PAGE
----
I would submit it to your consideration whether it will not be expedient to establish some conventional signal, for the purpose of promoting an easier correspondence between us . . . if you deem it expedient, you will be so obliging as to fix upon them with Lieut. Col. Laurens, one of my Aids, who will have the honor of delivering you this, and of giving you satisfaction in any particulars respecting our Affairs, and to whom you may safely confide any measures or information, you may wish me to be acquainted with.[15]

The same day d’Estaing wrote to Conrad Alexandre Gerard, the French Minister to the Continental Congress, informing him he would be sending “Recognition Signals” to him and asked him to deliver them as soon as possible to Henry Laurens. On the 15th, the signals were delivered by Gerard to Congress where they were read and then referred to the Marine Committee.[16]

The following are the four sets of signals:

Signals by day of Ships of the Squadron

When a ship of the squadron wants to make itself known by an American ship, it will place three flags, thus

On the foremast or the foreyard:

A red flag with a red pennant above, if the day of the month is odd
A blue flag with a red pennant above, if the day of the month is even

On the mainmast, or on a mainyard

A red flag if the day of the week is Sunday, Monday, Tuesday or Wednesday
A white flag if the day of the week is Thursday, Friday of Saturday

At the peak of the mizzenmast

A jack for the first fifteen days of the month

When a ship of the squadron will have approached the American ship, it will lower and raise three time successively its flag at the peak of the mizzenmast, and then, if it judges appropriate, it will discharge a cannon from each side.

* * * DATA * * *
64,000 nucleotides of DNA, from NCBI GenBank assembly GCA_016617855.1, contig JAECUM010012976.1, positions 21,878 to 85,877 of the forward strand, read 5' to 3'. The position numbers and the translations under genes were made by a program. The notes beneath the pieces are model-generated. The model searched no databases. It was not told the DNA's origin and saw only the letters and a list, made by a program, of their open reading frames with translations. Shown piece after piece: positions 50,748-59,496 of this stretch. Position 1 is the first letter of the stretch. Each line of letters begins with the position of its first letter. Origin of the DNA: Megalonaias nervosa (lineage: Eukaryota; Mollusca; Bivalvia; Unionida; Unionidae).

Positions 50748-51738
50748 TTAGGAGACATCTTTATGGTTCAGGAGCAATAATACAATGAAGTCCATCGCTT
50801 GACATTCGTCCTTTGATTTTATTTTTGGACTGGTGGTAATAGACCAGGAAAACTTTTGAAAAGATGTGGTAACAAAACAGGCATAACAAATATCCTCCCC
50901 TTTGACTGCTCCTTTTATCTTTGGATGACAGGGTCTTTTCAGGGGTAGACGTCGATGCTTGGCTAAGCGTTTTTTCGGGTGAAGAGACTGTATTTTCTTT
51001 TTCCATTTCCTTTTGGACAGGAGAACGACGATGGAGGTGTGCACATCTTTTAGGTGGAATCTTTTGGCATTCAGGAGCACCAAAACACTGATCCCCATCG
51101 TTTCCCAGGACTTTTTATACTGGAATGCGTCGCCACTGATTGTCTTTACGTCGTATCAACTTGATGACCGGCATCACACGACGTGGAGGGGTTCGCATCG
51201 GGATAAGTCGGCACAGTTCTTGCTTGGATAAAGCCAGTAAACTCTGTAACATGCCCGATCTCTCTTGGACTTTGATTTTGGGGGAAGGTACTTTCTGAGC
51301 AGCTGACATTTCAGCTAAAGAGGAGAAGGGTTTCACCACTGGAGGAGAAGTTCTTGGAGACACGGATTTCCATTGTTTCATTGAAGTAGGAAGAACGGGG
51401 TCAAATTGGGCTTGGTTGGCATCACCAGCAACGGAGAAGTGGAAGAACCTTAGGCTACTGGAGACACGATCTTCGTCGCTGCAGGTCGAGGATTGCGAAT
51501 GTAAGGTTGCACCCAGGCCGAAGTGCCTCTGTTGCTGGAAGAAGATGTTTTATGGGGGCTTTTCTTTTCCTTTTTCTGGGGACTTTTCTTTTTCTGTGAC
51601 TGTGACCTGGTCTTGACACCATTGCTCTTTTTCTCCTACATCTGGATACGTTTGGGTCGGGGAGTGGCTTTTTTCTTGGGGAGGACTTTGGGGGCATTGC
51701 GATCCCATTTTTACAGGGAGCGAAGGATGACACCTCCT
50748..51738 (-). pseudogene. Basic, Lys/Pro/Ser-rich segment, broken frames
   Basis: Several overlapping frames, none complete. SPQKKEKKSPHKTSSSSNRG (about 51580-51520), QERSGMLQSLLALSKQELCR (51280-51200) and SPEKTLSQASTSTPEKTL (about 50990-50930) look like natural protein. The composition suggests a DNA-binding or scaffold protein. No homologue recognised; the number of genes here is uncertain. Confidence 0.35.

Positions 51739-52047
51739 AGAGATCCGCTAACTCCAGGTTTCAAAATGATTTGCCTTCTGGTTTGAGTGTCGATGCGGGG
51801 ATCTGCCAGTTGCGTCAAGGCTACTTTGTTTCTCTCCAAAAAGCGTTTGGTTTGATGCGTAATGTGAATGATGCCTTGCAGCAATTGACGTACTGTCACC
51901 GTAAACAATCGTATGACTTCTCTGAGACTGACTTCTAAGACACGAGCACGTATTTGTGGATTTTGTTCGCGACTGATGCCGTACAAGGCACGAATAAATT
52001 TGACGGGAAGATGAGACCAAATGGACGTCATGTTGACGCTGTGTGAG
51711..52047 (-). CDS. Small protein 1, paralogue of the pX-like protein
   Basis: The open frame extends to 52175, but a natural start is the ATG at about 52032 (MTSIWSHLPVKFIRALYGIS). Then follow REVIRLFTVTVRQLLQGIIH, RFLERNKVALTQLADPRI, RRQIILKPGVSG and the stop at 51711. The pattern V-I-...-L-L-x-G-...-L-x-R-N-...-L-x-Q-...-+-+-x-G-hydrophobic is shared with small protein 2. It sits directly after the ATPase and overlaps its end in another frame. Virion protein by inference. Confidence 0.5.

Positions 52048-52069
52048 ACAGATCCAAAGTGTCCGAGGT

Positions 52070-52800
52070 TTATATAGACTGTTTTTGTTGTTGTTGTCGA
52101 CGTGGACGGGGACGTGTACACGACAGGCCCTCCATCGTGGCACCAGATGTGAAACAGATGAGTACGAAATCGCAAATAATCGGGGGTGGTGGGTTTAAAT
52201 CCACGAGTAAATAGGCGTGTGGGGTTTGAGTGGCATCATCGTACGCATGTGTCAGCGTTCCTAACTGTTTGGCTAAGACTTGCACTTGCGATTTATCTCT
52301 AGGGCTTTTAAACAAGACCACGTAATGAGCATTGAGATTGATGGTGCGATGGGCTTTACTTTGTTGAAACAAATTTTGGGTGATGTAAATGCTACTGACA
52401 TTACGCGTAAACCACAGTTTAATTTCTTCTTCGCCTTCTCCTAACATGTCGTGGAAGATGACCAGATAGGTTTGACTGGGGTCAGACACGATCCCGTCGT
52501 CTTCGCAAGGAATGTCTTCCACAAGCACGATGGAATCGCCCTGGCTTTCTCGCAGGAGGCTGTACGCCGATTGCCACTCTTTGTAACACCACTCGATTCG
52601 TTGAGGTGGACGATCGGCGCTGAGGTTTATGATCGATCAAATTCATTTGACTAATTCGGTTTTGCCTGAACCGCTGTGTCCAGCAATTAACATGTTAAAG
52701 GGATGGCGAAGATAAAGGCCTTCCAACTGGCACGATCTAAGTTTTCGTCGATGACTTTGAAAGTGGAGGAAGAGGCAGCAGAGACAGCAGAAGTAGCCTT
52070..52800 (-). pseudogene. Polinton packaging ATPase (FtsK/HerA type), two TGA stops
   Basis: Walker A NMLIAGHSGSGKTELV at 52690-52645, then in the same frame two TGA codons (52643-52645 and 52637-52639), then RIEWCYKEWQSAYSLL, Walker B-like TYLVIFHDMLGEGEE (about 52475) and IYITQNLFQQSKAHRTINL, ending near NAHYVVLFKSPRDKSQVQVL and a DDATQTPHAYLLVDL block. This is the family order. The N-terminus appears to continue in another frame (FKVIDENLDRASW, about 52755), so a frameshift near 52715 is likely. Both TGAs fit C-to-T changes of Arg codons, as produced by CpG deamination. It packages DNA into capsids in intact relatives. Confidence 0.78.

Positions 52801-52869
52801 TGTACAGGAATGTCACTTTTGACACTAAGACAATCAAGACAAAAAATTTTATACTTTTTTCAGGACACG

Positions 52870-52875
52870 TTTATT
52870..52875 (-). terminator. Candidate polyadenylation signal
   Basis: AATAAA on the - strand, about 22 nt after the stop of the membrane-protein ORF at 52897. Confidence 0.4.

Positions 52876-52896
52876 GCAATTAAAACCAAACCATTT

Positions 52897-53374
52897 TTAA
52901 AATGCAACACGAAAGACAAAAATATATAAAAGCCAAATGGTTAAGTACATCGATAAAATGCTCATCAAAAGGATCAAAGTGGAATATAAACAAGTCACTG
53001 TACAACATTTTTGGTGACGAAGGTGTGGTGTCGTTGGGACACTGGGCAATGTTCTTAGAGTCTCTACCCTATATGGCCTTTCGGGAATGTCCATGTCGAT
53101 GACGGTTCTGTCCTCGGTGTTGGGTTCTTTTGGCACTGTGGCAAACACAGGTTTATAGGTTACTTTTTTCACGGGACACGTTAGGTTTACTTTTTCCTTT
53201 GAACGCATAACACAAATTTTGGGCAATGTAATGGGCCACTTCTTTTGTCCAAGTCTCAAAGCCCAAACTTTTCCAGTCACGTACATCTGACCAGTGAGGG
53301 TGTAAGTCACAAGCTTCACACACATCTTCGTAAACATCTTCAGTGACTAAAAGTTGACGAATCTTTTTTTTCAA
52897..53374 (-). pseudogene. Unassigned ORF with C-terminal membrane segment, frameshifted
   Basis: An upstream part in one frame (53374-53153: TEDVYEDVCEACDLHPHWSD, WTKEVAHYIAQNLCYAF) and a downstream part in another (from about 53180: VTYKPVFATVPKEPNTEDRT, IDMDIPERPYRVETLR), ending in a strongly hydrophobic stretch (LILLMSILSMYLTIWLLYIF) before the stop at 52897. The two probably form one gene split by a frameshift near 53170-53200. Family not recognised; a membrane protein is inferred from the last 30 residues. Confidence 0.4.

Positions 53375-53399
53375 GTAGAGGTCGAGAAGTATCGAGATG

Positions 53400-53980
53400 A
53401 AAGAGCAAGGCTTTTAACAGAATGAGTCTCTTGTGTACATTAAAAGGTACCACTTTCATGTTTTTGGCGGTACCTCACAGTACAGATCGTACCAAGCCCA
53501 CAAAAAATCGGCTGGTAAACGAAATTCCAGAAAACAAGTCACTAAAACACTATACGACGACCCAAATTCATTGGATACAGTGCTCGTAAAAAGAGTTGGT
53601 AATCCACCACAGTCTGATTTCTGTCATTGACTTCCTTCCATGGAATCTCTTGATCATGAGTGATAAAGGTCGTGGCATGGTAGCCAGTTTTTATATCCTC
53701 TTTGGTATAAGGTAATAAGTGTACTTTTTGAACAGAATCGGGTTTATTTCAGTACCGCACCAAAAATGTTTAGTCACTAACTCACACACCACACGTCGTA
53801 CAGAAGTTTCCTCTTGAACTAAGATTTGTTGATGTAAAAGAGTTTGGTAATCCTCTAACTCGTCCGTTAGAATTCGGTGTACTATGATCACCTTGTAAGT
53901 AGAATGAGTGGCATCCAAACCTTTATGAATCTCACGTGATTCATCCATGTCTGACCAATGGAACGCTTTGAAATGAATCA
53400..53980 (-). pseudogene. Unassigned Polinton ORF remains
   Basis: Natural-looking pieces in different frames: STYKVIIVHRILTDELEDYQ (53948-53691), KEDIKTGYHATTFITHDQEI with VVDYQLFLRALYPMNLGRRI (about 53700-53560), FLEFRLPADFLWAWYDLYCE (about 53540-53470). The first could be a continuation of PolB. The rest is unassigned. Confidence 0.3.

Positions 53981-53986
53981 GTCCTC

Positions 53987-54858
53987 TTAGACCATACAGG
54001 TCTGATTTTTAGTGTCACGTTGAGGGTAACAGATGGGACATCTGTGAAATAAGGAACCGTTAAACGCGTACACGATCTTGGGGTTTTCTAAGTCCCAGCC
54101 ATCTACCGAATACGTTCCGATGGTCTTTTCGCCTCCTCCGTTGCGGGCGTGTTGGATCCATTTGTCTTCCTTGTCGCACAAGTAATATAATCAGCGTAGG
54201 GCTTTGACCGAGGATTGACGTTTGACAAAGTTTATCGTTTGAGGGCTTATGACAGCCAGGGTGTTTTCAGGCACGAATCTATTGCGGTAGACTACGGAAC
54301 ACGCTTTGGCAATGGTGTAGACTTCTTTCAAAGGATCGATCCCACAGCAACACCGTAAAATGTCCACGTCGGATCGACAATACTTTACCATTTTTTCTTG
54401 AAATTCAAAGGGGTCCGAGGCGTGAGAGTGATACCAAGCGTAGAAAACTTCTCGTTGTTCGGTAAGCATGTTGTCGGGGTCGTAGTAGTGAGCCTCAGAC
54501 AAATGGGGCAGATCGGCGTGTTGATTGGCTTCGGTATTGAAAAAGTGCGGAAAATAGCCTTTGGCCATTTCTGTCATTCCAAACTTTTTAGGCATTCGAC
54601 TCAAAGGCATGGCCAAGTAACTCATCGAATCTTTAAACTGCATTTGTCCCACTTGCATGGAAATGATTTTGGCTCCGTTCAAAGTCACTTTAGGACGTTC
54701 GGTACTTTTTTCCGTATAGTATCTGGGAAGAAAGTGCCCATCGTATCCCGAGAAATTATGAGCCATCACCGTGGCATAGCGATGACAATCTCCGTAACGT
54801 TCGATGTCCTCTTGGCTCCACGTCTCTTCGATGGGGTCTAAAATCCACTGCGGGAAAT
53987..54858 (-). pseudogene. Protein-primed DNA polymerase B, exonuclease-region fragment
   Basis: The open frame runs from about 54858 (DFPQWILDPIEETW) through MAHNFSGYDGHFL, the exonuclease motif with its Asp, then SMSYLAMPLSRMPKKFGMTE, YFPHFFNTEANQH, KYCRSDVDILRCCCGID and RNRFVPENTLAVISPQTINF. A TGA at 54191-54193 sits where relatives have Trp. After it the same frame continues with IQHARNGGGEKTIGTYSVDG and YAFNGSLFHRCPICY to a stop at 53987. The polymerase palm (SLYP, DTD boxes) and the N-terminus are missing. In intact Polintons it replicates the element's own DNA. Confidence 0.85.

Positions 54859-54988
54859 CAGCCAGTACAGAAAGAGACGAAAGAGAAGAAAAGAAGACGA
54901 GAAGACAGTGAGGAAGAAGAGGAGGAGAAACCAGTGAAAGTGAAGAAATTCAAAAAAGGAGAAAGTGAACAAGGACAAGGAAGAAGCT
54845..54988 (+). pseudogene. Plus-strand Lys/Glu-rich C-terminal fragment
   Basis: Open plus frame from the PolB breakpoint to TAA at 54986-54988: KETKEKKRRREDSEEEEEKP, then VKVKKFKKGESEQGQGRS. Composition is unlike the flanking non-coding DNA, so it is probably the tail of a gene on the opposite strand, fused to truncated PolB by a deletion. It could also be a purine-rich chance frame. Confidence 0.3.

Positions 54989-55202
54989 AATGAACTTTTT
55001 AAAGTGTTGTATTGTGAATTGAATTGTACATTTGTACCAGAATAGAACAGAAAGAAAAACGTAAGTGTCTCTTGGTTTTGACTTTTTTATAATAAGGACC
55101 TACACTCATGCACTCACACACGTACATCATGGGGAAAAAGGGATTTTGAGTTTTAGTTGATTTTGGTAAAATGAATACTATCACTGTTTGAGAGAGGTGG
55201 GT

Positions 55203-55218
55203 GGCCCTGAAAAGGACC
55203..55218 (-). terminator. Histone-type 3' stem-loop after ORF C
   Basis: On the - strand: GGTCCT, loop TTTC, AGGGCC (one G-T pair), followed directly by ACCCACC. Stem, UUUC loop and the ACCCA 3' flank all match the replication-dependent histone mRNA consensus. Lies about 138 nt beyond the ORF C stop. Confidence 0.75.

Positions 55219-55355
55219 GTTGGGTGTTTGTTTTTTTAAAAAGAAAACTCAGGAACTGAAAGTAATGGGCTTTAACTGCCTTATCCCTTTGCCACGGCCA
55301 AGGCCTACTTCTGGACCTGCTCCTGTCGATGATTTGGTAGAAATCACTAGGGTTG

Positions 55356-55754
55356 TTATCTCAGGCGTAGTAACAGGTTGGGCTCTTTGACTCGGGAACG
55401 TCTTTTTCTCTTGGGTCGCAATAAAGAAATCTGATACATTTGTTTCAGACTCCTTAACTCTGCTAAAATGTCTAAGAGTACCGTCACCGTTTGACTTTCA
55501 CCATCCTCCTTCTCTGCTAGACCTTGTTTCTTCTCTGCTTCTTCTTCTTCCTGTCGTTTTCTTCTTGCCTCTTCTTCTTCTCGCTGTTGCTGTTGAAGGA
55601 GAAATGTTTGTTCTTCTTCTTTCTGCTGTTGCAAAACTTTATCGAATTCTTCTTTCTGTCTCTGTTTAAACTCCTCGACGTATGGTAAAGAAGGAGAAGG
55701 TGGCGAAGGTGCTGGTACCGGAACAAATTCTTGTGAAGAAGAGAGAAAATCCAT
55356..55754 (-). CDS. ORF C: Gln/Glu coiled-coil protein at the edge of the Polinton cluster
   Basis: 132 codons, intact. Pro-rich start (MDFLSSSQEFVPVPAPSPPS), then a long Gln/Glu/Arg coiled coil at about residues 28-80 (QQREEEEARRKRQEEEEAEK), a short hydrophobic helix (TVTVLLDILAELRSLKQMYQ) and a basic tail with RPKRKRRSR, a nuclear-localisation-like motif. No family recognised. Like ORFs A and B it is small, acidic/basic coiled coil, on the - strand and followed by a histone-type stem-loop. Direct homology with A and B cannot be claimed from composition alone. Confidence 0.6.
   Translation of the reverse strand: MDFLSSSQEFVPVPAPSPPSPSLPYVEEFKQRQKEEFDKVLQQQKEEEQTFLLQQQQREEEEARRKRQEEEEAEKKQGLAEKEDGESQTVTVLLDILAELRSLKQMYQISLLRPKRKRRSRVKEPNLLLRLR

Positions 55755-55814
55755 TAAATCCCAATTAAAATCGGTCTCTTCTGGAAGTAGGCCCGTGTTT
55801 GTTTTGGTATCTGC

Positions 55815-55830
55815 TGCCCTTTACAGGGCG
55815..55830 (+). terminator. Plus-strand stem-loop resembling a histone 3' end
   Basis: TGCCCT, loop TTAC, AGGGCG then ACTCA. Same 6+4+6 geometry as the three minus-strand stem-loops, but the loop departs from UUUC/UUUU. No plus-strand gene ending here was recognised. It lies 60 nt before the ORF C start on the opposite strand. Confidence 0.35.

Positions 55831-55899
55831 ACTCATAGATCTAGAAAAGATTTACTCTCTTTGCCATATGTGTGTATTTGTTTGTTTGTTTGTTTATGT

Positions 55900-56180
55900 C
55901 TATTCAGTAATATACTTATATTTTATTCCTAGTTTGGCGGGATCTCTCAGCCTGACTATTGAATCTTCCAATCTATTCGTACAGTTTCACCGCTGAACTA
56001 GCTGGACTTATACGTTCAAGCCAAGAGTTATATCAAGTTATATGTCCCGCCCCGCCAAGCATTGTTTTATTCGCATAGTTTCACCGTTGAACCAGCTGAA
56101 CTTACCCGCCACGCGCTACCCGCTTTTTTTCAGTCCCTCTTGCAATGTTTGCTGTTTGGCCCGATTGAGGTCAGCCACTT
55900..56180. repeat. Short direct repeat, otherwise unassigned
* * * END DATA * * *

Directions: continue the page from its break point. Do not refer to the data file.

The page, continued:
If the Americans ship on its part has made its signals and the French ship wants to indicate that it has seen them well, it will lower to a third of its height the flag on the foremast and then hoist it again. The signals having been perceived well by both parties, if the French ship has need of speaking with the American ship, it will lower its flags fore and aft and keep only the one on the mainmast: if it does not want to speak with it, it will lower all its flags.

Signals by day of the American Ship

When an American ship wants to make itself known by a ship of the line or frigate of the squadron, it will put on its flagstaff or on its mainmast any flag folded into a triangle, and when it has kept it in place for some time, it will lower or raise it several times in succession; thus

3 times, if the day of the month is even, and the day of the week is Sunday, Monday, Tuesday or Wednesday.
5 times, if the day of the month is odd, and the day of the week is similarly Sunday, Monday, Tuesday or Wednesday.
7 times, if the day of the month is even, and the day of the week is Thursday, Friday or Saturday.
9 times, if the day of the month is odd, and the day of the week is Thursday, Friday or Saturday.

He will repeat by intervals, if he judges it necessary, two or three times the same signal, until the French ship indicates that it has seen it by lowering its flag on its foremast to a third of its height and hoisting it again.

If the American ship has cannon or swivel guns, it will fire, if it judges appropriate, a shot from each side.

The signals having been well seen by both parties, if the American ship has need of speaking with the French ship it will keep its flag flying and it will lower it if it does not want to speak with it.

Signals by Night

When during the night an American ship wants to make itself known to a ship of the squadron, and reciprocally, they will place a lantern in the area of the vessel the most obvious and cover and uncover it several times in succession, at very distinct intervals, and as equal as they are able to do it; thus

4 times if the day of the month is odd, and the day of the week is Sunday, Monday, Tuesday or Wednesday.
6 times if the day of the month is even, and the day of the week is Sunday, Monday, Tuesday or Wednesday.
8 times if the day of the month is odd, and the day of the week is Thursday, Friday or Saturday
and 10 times if the day of the month is even, and the day of the week is Thursday, Friday or Saturday.

They will repeat thereupon two or three times the same signal while leaving an interval of three or four minutes between the repetitions.